- Airlines wanted the CAB's regulation and fought to preserve it to avoid competition
- SOX addresses another financial accounting problem
There are many examples of regulation that works: the drugs we take; the airlines we fly; the building codes that make our homes, offices, schools and factories safer.
Network designers demand non-neutrality? Mr. Downes then concludes that net neutrality would stymie web engineers efforts to optimize Web traffic.
He might be referring to Bob Briscoe's IETF problem statement We Don't Have To Do Fairness Ourselves which discusses the unfair use of TCP, a protocol designed to be fair. Briscoe says the IETF needs to:
. . . focus on giving principled and enforceable control to users and operators, so they can agree between themselves which fair use policy they want locally.
This is very different than giving the telcos a blank check to impose anything on a captive audience of Internet users. All our history with monopolies and duopolies tells us that without basic ground rules the telcos will ream the users.
The deep end Then Mr. Downes goes off the deep end, positing that a complaint would force the FCC to open every affected packet on the network to determine if a telco were violating the law. This is silly.
It would be far easier to monitor a sample of disputed traffic as it is injected and measure its performance across the network. But how likely is a complaint if the telcos are prohibited from discriminatory treatment? Why would they develop the ability?
What is much more likely is that a telco whose unpopular policies have alienated the public would want government protection. Politicians would provide protection - for a price - such as ready access to the databases that store your surfing habits.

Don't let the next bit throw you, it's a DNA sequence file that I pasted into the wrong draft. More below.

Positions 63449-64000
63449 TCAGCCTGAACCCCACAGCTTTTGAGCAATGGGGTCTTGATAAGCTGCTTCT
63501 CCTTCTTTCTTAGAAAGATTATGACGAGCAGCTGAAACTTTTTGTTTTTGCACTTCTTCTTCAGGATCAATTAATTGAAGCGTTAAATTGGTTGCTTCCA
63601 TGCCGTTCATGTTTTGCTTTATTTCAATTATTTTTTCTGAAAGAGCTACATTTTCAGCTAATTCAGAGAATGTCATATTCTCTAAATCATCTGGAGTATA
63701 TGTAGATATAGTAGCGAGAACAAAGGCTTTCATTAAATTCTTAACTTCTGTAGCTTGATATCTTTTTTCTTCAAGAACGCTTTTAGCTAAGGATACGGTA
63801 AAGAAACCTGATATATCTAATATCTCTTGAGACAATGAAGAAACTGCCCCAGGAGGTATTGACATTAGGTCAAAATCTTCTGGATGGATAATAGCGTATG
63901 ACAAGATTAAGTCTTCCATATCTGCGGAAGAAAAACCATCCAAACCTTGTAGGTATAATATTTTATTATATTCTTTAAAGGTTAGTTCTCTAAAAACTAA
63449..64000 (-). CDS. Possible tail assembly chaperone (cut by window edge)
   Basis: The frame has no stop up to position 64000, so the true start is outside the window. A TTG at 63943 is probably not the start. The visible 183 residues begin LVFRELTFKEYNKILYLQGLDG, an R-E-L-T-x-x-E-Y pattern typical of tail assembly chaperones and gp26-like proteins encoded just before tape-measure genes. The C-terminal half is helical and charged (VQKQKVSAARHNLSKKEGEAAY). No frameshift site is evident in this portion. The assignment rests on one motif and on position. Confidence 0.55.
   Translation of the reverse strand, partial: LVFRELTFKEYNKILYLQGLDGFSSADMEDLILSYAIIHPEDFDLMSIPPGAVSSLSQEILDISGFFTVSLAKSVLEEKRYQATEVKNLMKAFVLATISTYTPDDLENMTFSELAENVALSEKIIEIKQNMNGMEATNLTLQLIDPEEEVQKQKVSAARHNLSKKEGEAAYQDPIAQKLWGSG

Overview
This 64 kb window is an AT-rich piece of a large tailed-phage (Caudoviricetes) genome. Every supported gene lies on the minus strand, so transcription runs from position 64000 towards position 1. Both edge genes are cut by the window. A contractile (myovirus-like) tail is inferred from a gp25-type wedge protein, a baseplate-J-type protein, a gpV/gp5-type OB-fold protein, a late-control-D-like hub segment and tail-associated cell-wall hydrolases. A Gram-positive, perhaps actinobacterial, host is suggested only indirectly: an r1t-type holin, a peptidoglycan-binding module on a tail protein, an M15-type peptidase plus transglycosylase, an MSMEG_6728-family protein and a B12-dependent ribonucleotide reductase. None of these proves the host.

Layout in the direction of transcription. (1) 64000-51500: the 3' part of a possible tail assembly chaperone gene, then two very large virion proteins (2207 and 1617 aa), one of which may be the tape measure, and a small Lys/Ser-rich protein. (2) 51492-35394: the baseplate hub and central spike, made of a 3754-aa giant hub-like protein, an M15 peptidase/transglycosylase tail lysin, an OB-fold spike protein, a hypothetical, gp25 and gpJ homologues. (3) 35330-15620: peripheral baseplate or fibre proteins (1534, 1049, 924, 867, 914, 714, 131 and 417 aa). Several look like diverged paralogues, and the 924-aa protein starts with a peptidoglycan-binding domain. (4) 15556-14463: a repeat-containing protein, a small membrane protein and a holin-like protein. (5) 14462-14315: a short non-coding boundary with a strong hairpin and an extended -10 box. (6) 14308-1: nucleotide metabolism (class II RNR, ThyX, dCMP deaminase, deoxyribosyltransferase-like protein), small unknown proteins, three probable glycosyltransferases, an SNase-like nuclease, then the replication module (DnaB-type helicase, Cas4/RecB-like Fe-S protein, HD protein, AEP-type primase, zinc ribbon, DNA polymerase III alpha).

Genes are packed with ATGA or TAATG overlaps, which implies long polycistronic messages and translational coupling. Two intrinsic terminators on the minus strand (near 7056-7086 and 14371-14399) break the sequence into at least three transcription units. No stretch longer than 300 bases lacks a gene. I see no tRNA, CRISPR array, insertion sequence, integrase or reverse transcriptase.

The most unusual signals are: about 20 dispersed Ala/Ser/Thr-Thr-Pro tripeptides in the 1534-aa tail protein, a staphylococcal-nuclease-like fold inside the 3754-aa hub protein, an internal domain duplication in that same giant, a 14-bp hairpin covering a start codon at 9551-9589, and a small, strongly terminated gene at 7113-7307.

The Storage Bits take Ultimately, net neutrality is a choice between private exploitation of network users by opaque, profit-driven companies or publicly debated ground rules that set minimum standards. The telcos and their claques whine about how hard all this is, but I'm confident the engineers can solve the problems.
Mr. Downes - like George Ou - doesn't address the issue of fairness between users and providers. If Google is worried about getting reamed by telcos, why aren't you?
Update: For the latest bit of anti-competitive telco behavior - really, how many do we need? - check out this BusinessWeek article on how the Verizon and ATT are giving their services preferential treatment that the Markey bill would outlaw for the Internet.
Update 2: George Ou commented that
So basically this is a ban on charges for QoS which means QoS must now be a bundled service. It's ironic an hypocritical that the same people who are against bundling is now forcing us to bundle QoS.
Markey's bill doesn't ban QoS - just charging for QoS - which means that if it makes the network more efficient the telcos will have an economic incentive to do it, rather than an anti-competitive reason. That is good for all of us.
Update 3: Added a link to George Ou's article on net neutrality.
Comments welcome, of course.